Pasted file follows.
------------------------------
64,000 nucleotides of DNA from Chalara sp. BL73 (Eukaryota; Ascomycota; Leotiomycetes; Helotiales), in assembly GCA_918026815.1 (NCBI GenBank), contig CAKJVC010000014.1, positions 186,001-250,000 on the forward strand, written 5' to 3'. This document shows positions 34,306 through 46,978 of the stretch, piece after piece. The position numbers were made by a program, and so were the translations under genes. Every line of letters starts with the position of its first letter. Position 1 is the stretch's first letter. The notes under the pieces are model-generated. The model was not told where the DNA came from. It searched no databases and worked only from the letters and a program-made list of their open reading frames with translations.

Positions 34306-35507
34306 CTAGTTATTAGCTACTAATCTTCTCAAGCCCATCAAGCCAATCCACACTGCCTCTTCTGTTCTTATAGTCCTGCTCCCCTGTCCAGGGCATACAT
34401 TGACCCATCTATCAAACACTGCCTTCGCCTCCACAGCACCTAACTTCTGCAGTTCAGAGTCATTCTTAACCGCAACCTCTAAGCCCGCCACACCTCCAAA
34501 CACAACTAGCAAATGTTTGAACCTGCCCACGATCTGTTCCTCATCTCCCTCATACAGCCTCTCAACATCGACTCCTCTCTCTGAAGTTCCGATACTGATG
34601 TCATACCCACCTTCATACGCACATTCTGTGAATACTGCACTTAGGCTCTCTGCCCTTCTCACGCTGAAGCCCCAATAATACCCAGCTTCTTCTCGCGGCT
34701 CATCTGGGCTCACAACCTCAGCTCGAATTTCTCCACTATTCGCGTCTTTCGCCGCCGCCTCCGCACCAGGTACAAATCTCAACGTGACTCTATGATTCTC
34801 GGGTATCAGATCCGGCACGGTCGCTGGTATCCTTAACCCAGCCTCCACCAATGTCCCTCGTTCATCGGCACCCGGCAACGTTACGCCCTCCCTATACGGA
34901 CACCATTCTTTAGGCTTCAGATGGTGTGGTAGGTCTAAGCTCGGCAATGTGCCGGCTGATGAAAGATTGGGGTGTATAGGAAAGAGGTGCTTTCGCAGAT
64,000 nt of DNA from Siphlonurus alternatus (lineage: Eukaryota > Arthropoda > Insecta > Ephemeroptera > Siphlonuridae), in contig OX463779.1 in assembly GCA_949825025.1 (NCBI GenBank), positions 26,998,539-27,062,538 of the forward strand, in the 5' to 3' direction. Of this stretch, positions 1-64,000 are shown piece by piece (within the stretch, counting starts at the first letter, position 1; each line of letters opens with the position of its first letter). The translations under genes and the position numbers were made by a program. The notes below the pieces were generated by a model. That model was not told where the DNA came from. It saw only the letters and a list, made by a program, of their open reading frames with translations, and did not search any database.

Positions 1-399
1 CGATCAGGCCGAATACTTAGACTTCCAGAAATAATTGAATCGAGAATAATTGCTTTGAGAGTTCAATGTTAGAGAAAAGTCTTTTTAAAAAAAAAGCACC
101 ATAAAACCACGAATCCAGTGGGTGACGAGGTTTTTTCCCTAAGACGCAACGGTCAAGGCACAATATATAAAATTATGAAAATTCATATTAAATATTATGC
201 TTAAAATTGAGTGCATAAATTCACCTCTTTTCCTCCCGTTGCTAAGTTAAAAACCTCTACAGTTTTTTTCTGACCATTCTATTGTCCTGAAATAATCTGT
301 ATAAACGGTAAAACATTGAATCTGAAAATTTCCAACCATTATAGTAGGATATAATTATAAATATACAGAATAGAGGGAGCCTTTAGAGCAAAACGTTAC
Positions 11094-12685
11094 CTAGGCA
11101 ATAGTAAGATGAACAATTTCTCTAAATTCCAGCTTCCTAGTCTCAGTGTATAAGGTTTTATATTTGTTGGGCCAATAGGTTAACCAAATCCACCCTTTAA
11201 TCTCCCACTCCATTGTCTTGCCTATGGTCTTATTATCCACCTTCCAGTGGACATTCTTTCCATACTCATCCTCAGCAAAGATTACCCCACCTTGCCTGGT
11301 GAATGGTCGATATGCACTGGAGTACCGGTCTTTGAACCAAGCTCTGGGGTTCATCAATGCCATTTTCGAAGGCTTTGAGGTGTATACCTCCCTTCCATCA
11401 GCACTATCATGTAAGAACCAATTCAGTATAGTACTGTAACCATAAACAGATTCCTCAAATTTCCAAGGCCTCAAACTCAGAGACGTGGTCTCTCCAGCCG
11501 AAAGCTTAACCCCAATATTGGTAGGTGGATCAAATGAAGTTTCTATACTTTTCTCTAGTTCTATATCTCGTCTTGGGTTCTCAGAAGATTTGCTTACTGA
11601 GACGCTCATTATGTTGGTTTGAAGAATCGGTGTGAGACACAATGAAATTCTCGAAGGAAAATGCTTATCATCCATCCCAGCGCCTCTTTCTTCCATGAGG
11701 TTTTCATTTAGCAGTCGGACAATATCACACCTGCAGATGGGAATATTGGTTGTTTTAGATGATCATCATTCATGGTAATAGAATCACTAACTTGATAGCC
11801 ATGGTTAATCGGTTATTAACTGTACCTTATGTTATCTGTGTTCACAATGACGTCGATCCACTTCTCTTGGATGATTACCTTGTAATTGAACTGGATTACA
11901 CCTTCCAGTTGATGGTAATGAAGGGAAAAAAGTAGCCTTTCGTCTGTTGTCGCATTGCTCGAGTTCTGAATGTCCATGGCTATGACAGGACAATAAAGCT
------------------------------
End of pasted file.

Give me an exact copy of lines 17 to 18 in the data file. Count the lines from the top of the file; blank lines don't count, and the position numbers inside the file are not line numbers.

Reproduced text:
11094 CTAGGCA
11101 ATAGTAAGATGAACAATTTCTCTAAATTCCAGCTTCCTAGTCTCAGTGTATAAGGTTTTATATTTGTTGGGCCAATAGGTTAACCAAATCCACCCTTTAA